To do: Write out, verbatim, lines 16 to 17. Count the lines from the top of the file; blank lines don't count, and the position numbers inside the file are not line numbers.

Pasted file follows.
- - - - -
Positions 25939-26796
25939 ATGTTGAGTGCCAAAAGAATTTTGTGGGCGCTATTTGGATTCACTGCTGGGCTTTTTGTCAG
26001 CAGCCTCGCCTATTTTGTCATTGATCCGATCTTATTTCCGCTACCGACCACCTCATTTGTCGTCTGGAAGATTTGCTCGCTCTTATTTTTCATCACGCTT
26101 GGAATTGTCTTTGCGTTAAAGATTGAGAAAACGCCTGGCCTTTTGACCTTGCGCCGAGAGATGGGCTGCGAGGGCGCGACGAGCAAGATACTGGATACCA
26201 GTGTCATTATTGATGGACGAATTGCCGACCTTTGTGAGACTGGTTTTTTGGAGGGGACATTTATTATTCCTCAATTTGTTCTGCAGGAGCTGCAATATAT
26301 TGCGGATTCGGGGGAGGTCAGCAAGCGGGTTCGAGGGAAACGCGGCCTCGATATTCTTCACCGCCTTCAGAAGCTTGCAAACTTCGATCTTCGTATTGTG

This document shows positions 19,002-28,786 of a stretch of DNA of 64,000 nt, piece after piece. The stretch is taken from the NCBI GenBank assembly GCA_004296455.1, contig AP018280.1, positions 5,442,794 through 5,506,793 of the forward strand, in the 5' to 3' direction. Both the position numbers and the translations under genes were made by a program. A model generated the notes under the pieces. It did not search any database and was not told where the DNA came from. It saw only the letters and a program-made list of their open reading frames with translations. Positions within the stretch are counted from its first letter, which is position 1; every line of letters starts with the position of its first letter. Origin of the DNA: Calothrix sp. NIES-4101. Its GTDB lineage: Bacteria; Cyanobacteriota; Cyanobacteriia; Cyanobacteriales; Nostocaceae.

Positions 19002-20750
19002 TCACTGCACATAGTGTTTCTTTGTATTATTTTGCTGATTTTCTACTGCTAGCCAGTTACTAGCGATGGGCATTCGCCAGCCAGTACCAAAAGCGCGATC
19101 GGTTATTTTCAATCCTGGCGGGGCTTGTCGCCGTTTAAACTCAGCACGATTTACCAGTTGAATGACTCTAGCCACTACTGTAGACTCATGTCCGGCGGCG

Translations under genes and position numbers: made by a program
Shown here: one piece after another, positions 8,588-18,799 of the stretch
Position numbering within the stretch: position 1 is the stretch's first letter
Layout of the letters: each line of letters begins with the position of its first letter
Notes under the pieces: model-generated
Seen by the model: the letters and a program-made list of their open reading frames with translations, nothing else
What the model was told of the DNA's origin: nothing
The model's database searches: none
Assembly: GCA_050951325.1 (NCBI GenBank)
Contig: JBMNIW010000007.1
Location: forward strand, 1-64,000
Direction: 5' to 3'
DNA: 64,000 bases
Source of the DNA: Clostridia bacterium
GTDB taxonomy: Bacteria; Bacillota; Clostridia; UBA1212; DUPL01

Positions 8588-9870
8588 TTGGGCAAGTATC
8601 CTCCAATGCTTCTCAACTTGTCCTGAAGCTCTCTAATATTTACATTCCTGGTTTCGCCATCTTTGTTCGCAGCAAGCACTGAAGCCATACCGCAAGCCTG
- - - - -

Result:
Seen by the model: the letters and a program-made list of their open reading frames with translations, nothing else
What the model was told of the DNA's origin: nothing